Monday, 6 August 2018

PyQt Character Picker

I finally got my lazy ass into gear and posted up my example of a character picker. This is used by our animation department who happily don’t seem to have much in the way of complaints about it.
In this post I will run quickly through the main tool. In a further post I will describe the building process in a little more detail.

The tool is built using PyQt. The main display runs on an QGraphicsView which takes a list of shapes stored in a json file rebuilds them as QGraphicsPolygonItem before display. These shapes are simply a stored set of points with extra details such as colour, functionality and applied commands. These are all derived from the building process within Maya where a set of curve objects are created to define the appearance of the picker view. It is during this creation process that the behaviors of the picker items are also defined before being written out to the json file which then becomes available for that character or object whenever it is loaded into a scene.
When an animator runs the viewer it looks in the scene for an attribute that holds the path to the json file. There is usually one per character but there can be any number of these for any use case. We use them for complex characters but it could be also be utilised for anything such as a set of basic props or more complex mechanical objects. The tool lists the characters in a drop down and switches it’s visual context based on which one is currently active. The use of the QGraphicsView class gives the ability to zoom, pan and drag select items. The QGraphicsPolygonItem class also allows you to control the way picker objects are highlighted and their standard appearance down to features such as controlling the size of outlines.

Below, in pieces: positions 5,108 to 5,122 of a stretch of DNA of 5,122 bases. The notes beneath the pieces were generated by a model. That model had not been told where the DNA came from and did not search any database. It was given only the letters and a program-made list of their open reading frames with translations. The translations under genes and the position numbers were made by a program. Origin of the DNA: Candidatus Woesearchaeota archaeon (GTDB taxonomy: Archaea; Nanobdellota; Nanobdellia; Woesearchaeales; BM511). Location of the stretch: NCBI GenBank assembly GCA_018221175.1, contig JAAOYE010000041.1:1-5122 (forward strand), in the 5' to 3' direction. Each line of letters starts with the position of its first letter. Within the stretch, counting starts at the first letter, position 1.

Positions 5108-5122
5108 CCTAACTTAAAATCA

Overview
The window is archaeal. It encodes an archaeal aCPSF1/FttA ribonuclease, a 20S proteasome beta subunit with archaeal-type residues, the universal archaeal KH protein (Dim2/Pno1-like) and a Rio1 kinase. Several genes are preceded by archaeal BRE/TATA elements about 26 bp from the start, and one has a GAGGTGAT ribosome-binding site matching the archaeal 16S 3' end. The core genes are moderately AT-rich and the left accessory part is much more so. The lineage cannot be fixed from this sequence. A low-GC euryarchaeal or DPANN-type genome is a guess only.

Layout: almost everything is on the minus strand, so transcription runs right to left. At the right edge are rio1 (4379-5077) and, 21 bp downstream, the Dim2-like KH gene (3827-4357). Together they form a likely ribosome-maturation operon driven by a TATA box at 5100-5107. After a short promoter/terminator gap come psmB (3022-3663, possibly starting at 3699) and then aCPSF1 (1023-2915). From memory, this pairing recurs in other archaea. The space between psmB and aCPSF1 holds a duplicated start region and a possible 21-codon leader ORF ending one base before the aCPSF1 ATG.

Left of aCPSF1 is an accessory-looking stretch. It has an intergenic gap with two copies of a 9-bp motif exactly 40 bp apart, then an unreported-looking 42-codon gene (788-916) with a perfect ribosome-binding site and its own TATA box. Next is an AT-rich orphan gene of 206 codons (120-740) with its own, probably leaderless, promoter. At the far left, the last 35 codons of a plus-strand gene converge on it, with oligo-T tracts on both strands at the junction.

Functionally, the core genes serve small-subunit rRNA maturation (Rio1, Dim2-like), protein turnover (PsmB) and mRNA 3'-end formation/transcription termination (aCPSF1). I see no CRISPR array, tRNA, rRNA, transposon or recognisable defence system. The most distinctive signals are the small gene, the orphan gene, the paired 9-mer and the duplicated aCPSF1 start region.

By right clicking on the picker view the animator gains access to a set of hidden commands that appear in a menu. Again these can be anything at all but would obviously be best suited to commands where using a click-able button does not make sense or simply to remove clutter in the picker.
Additional features include the use of a QDockWidget for the dock-able menus at the bottom of the interface. In our case these contain common animation tools so that animators do not need to move far away from the picker to find tools that they will need to use. Of course some do not like them visible so additional to the ability to position them anywhere on the screen they can also be hidden away if needed.
All of this is pulled together into the standard QMainwindow which allows animators to resize the window for certain purposes. When closed the picker remembers the way it has been laid out and adopts this style the next time it is opened.

I have to give a shout out to Cesar Seaz who was my inspiration in the way I approached this picker. Check out his example here. You can navigate his document by using the cursor keys.

Here is an example video of the final picker.

PyQT Character Picker for Maya from SBGrover on Vimeo.

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